There is a link between declining oral health and the underlying health conditions as there are some most common dental conditions that can affect the oral cavity and health of an individual, so everyone should be aware about these common issues. Below are some common dental problems, their symptoms, and potential treatment options to prevent further complications.
1) Cavities or Caries:
These are also called black spots in lay terms. These are either progressive or arrested in nature. The reason for caries is the accumulation of food particles for a long duration of time that may cause bacterial colonization in it and lead to the production of acid that causes decay of tooth structure. Progressive caries, when involving the nerve of the tooth, pains a lot and may lead to reversible or irreversible pulpitis.
To prevent caries, one has to brush twice, use dental floss, use fluoridated toothpaste, use chlorhexidine mouthwash, and have strict control on sugary and sticky food. Caries can be treated by restoration or root canal, or extraction, depending on the spread of caries. Visit your dentist regularly to check your dental condition and caries status.
2) Fever Blisters Or Cold Sores:
These are fluid-filled blisters. They grow on lips, under your nose or chin. They are highly contagious, and they are caused by a virus such as Herpes Simplex. They appear to be gray red and take up to 1 to 2 weeks to heal. Your dentist will prescribe antiviral drugs for such viral fever blisters.
3) Chipped Tooth:
The most common causes for chipped or fractured teeth are-
- Teeth grinding or bruxism.
- Trauma to the tooth because of a car accident or falls.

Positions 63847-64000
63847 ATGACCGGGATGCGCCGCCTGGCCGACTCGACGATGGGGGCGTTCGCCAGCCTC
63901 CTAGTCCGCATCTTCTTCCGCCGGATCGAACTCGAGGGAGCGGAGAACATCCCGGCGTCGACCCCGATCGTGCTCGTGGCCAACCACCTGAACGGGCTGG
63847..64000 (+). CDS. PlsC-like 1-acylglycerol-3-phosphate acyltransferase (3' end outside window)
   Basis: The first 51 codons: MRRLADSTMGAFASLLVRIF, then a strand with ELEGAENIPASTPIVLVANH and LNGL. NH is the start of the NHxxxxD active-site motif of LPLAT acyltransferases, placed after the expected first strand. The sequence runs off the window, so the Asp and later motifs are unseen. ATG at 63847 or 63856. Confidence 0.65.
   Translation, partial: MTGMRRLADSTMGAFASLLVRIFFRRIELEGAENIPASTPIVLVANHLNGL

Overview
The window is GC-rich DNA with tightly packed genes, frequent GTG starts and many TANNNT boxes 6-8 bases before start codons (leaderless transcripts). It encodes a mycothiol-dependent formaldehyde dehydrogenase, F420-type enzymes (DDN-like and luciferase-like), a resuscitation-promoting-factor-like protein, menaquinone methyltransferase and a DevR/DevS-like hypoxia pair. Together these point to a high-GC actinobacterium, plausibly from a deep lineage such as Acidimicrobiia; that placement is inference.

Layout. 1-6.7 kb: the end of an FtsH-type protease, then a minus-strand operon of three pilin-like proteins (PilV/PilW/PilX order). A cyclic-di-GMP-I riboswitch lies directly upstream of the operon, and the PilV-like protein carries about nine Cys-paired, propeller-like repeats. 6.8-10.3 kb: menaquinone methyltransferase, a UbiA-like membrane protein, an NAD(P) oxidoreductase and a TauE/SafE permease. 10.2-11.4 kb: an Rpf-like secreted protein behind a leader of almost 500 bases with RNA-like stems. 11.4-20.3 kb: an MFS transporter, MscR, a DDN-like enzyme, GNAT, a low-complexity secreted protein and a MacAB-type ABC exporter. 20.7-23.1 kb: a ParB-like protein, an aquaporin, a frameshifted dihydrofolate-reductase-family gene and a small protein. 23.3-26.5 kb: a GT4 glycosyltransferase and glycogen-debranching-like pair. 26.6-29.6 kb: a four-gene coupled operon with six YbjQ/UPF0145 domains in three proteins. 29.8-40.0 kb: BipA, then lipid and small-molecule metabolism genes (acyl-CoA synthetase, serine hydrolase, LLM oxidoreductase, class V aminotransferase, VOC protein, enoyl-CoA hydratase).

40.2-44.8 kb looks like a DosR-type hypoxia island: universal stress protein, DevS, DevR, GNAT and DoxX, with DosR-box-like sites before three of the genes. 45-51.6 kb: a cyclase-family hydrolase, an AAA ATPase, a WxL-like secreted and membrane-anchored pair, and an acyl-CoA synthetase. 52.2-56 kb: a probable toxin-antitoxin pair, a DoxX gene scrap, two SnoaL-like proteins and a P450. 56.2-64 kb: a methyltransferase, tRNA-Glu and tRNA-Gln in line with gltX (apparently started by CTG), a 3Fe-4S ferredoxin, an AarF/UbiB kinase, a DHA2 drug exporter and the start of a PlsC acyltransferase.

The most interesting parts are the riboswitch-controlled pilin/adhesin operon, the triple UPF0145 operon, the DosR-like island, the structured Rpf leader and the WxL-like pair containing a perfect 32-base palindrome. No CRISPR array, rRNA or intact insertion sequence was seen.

- Contact sports without a mouthguard.
- Biting on a hard substance.
These are the things that increase the risk of chipping of tooth or tooth fracture. If there is a minor fracture of the tooth substance, it will not be painful as there will be an enamel fracture. There will be pain in the tooth structure when a fracture involves dentine or pulp of the tooth.
- Tooth fracture gives a feeling of rough surface to tongue, irritation, sensitivity, or pain.
Treatment of chipped teeth:
Treatment depends on severity and symptoms. Treatment options available for chipped teeth are-
- Tooth reattachment:
For this, you have to keep a broken piece of tooth in milk or normal saline so that it will not lose its vitality, and then visit a dentist. The dentist will see whether it is possible or not to reattach a fractured tooth.
- Tooth-colored filling or restoration.
- Porcelain veneers.
- Dental onlays, etc.
It is called tooth grinding. It is night grinding when the individual is sleeping, but it may occur during the daytime also if the individual is stressed. It may be because of stress or anxiety or deep psychological trauma or altered occlusion, or abnormal bite because of a new crown or prosthesis in the mouth. It causes wearing of tooth structure and deep continuous pain that may lead to TMJ pain, headache, or ear pain.
Treatment may involve the removal of the cause. If stress is the cause, then stress relaxation, counseling, meditation, and exercise. The dentist will give a mouth guard or a bite covering the occlusion to prevent the wear and tear of teeth.